Jeannette Schoon and her daughter are killed by a letter bomb


Jeannette Schoon Curtis

Thursday, 28 June 1984

Former member of South African Congress of Trade Unions (SACTU), Jeannette Schoon, and her six-year old daughter, Katryn, were killed by a letter bomb at Lubango, in northern Angola on 28 June 1984.

Anti-apartheid activist Marius Schoon (Jeannette's husband) was the target of the bombing because of his prior involvement in anti-apartheid politics. He was banned in South Africa and had initially taken his family into exile in Botswana, but they moved to Angola because they thought it would be safer.

The letter was delivered by Craig Williamson, a spy for the security police who pretended to be a family friend. The explosion occurred in Schoon's kitchen. Jeannette's three-year-old son, Fritz, was also in the kitchen at the time but he was not hurt.

The perpetrators Craig Williamson and Jerry Raven, who manufactured the bomb, appeared before the Truth and Reconciliation Commission (TRC) to apply for amnesty. The TRC granted amnesty to the applicants.

• Coleman, M. (ed)(1998). A Crime Against Humanity: analysing the repression of the apartheid state, Johannesburg: Human Rights Committee, p. 133.
• Schoon, J., (1984), 'Jeanette Schoon 1949-1984', from blackendout, 28 June, [online] Available at [Accessed: 18 June 2014]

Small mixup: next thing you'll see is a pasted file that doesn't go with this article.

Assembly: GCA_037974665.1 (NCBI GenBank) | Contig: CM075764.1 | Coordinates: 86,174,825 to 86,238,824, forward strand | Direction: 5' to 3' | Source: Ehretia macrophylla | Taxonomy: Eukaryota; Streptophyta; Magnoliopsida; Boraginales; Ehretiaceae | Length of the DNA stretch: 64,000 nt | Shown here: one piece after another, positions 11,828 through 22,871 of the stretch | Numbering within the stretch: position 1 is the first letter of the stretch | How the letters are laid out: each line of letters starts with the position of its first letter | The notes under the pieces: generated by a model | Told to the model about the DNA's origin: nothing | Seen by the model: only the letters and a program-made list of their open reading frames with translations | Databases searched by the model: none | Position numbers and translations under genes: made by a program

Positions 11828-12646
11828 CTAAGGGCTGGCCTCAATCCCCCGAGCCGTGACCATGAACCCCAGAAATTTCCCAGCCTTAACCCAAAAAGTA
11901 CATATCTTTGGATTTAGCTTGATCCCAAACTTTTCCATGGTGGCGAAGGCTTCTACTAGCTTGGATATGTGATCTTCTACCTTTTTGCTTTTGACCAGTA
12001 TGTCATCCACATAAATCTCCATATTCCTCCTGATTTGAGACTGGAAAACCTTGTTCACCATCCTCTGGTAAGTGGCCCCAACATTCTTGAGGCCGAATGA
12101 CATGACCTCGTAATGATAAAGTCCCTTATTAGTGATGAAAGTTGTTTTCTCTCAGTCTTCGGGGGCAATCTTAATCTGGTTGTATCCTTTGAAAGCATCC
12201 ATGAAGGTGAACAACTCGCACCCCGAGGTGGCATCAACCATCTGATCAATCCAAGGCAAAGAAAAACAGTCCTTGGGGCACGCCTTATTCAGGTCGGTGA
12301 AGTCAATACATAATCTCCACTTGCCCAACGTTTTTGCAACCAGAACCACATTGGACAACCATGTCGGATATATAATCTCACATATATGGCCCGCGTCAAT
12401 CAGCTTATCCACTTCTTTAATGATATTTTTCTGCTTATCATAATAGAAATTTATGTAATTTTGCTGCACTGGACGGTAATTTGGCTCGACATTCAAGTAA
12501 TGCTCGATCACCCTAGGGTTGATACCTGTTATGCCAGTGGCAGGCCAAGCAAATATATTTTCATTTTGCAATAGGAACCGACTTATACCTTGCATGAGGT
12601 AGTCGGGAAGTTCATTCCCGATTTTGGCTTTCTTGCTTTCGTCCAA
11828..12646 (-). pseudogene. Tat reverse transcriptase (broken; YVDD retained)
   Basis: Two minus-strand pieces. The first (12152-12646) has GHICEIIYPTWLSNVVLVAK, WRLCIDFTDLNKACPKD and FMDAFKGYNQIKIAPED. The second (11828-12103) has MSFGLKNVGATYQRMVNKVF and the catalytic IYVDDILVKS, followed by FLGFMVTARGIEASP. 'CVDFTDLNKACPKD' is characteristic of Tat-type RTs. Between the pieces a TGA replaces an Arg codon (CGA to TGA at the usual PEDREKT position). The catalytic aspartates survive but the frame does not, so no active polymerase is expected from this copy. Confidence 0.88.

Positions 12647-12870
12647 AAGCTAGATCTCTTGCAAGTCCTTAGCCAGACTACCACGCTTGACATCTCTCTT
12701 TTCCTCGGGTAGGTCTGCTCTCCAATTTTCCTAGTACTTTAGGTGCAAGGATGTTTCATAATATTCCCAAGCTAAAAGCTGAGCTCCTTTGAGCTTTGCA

• Pretoria., (1998), 'Williamson accused in TRC of killing Schoons out of revenge', from Justice Government, 18 September, [online] Available at [Accessed: 18 June 2014]
• TRC decision., 'Amnesty application by Craig Williamson and Jerry Raven', from Justice Government, 18 September, [online] Available at [Accessed: 18 June 2014]

Last updated : 18-Jun-2014

This article was produced by South African History Online on 16-Mar-2011

Support South African History Online

Donate and Make African History Matter

South African History Online is a non profit organisation. We depend on public support to build our website into the most comprehensive educational resource and encyclopaedia on African history.

Your support will help us to build and maintain partnerships with educational institutions in order to strengthen teaching, research and free access to our content.